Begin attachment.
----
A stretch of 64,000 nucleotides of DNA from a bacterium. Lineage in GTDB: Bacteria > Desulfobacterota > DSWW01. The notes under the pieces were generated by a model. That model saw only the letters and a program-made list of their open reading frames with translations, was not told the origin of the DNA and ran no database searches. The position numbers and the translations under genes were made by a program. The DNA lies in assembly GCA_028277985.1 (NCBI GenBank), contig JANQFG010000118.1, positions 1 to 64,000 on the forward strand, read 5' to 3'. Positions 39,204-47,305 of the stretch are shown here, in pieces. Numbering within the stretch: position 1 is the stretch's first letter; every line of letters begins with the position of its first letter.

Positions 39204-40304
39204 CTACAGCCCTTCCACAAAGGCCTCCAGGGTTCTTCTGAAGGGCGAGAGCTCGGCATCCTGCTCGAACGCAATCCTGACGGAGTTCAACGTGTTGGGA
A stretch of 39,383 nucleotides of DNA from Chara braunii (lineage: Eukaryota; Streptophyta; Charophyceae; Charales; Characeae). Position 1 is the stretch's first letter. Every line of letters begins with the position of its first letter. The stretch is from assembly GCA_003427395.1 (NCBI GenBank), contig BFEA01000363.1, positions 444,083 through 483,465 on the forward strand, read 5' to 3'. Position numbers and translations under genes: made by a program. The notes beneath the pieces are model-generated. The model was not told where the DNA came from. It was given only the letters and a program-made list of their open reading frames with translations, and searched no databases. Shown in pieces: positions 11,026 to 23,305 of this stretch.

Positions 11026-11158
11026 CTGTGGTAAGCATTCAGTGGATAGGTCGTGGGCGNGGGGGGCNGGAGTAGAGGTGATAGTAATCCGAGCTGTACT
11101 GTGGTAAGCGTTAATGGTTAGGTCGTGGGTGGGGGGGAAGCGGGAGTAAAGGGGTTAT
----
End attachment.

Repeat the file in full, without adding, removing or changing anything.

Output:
A stretch of 64,000 nucleotides of DNA from a bacterium. Lineage in GTDB: Bacteria > Desulfobacterota > DSWW01. The notes under the pieces were generated by a model. That model saw only the letters and a program-made list of their open reading frames with translations, was not told the origin of the DNA and ran no database searches. The position numbers and the translations under genes were made by a program. The DNA lies in assembly GCA_028277985.1 (NCBI GenBank), contig JANQFG010000118.1, positions 1 to 64,000 on the forward strand, read 5' to 3'. Positions 39,204-47,305 of the stretch are shown here, in pieces. Numbering within the stretch: position 1 is the stretch's first letter; every line of letters begins with the position of its first letter.

Positions 39204-40304
39204 CTACAGCCCTTCCACAAAGGCCTCCAGGGTTCTTCTGAAGGGCGAGAGCTCGGCATCCTGCTCGAACGCAATCCTGACGGAGTTCAACGTGTTGGGA
A stretch of 39,383 nucleotides of DNA from Chara braunii (lineage: Eukaryota; Streptophyta; Charophyceae; Charales; Characeae). Position 1 is the stretch's first letter. Every line of letters begins with the position of its first letter. The stretch is from assembly GCA_003427395.1 (NCBI GenBank), contig BFEA01000363.1, positions 444,083 through 483,465 on the forward strand, read 5' to 3'. Position numbers and translations under genes: made by a program. The notes beneath the pieces are model-generated. The model was not told where the DNA came from. It was given only the letters and a program-made list of their open reading frames with translations, and searched no databases. Shown in pieces: positions 11,026 to 23,305 of this stretch.

Positions 11026-11158
11026 CTGTGGTAAGCATTCAGTGGATAGGTCGTGGGCGNGGGGGGCNGGAGTAGAGGTGATAGTAATCCGAGCTGTACT
11101 GTGGTAAGCGTTAATGGTTAGGTCGTGGGTGGGGGGGAAGCGGGAGTAAAGGGGTTAT